Geospatial objects need to be structured accordingly ter semantic, spatial, and temporal hierarchies. Semantically related geospatial entities (e.g., census tracts, neighborhoods, and towns) will then be lightly associated ter space and time, so their properties can be cross-examined at numerous scales. This treatment will be increasingly significant spil spatial analysis is automated te response to the growing volume of spatiotemporal gegevens.

SOURCE: Adapted from a white paper, &ldquo,Research Challenges and Opportunities on Geospatial Representation and Gegevens Structure,&rdquo, ready for the committee&rsquo,s workshop by May Yuan.

is to extend traditional relational databases with geospatial gegevens structures, types, relations, and operations. Several commercial systems are now available with spatial and/or temporal extensions, however, they are not comprehensive (i.e., they still require application-specific extensions), strafgevangenis do they accurately prototype both spatial and temporal features of objects that stir continuously. Most of the research ter moving-object databases has concentrated on modeling the locations of moving objects spil points (instead of regions). This is the treatment used ter many industrial applications, such spil fleet management and the automatic location of vehicles. Wolfson notes that the point-location management method has several drawbacks, the most significant being that it does not enable interpolation or extrapolation. 15 Researchers are beginning to explore fresh gegevens models. For example, Wolfson has proposed a fresh proefje, outlined ter Opbergruimte Two.1 (Chapter Two), that captures the essential aspects of the moving-object location spil a four-dimensional linear function (two-dimensional space ×, time ×, uncertainty) and a set of operators for accessing databases of trajectories. Uncertainty is unavoidable because the precies position of a moving and evolving object is, at best, only accurate at the precies ogenblik of update, inbetween updates, the object&rsquo,s location voorwaarde be estimated based on previous behavior. Further, it is problematic to determine how often and under what conditions an object&rsquo,s representation te the database should be switched to reflect its switching real-world attributes. 16 Spil mentioned ter Opbergruimte Two.1, frequent location updates would ensure greater accuracy te the location of the object but consume more scarce resources such spil bandwidth and processing power.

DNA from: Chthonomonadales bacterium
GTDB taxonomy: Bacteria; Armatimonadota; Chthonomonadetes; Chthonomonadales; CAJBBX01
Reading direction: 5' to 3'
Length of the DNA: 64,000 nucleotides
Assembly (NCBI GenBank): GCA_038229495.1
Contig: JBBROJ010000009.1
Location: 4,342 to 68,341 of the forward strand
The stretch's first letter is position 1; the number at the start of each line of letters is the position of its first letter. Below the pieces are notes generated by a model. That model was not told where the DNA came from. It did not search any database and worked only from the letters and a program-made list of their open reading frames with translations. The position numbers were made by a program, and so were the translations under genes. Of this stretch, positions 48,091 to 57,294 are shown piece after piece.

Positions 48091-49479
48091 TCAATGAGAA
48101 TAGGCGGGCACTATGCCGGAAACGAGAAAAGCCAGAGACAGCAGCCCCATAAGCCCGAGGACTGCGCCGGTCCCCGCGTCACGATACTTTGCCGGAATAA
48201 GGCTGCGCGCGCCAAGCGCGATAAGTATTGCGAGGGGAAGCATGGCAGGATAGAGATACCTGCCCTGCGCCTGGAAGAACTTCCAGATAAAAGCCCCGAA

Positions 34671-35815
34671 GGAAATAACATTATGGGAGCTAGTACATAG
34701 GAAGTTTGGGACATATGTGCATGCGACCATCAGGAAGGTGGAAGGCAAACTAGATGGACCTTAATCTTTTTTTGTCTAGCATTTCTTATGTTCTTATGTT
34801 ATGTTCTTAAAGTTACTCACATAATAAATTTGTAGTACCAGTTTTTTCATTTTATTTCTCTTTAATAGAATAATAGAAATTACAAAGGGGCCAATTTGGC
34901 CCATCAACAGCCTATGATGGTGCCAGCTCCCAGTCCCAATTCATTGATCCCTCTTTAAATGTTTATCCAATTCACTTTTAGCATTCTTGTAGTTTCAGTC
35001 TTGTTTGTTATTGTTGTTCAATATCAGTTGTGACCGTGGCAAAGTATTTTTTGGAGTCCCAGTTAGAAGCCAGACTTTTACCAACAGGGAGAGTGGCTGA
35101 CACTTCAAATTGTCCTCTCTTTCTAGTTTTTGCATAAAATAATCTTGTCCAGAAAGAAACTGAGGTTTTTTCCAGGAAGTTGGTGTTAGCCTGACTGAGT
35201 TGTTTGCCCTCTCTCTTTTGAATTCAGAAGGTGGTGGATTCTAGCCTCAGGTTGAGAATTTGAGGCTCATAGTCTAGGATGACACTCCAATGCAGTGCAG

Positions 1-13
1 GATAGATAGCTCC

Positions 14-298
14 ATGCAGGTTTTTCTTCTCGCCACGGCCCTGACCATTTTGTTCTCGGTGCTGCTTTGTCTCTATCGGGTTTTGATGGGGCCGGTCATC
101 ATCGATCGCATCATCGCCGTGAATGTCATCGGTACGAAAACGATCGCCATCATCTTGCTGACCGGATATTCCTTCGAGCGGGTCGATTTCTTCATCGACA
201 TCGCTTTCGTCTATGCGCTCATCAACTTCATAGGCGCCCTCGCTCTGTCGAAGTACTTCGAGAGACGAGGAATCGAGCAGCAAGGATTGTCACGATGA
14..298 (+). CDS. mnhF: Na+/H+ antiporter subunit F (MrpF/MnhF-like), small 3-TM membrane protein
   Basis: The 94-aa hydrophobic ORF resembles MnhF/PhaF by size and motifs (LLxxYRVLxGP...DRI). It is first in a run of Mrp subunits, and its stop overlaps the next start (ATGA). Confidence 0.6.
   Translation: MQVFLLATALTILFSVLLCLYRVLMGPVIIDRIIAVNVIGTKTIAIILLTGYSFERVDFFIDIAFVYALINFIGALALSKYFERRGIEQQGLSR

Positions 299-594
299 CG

Gü,ting and his colleagues have proposed an abstract prototype for implementing a spatiotemporal DBMS extension. They argue that their framework has several unique aspects, including a comprehensive prototype of geospatial gegevens types (beyond just topological relationships) formulated at the abstract infinite point-set level, a process that deals systematically and coherently with continuous functions spil values of attribute gegevens types, and an emphasis on genericity, closure, and consistency (Gü,ting et hoewel., 2000). They suggest that more research is needed to extend their specimen from moving objects te two-dimensional (2D) space to moving volumes and their projections into space (Gü,ting et alreeds., 2000). A 2nd treatment is based on the constraint paradigm. DEDALE, one example of a constraint database system for geospatial gegevens proposed by the Chorochronos Participants

From a white paper, &ldquo,The Opportunities and Challenges of Location Information Management,&rdquo, ready for the committee&rsquo,s workshop by Ouri Wolfson.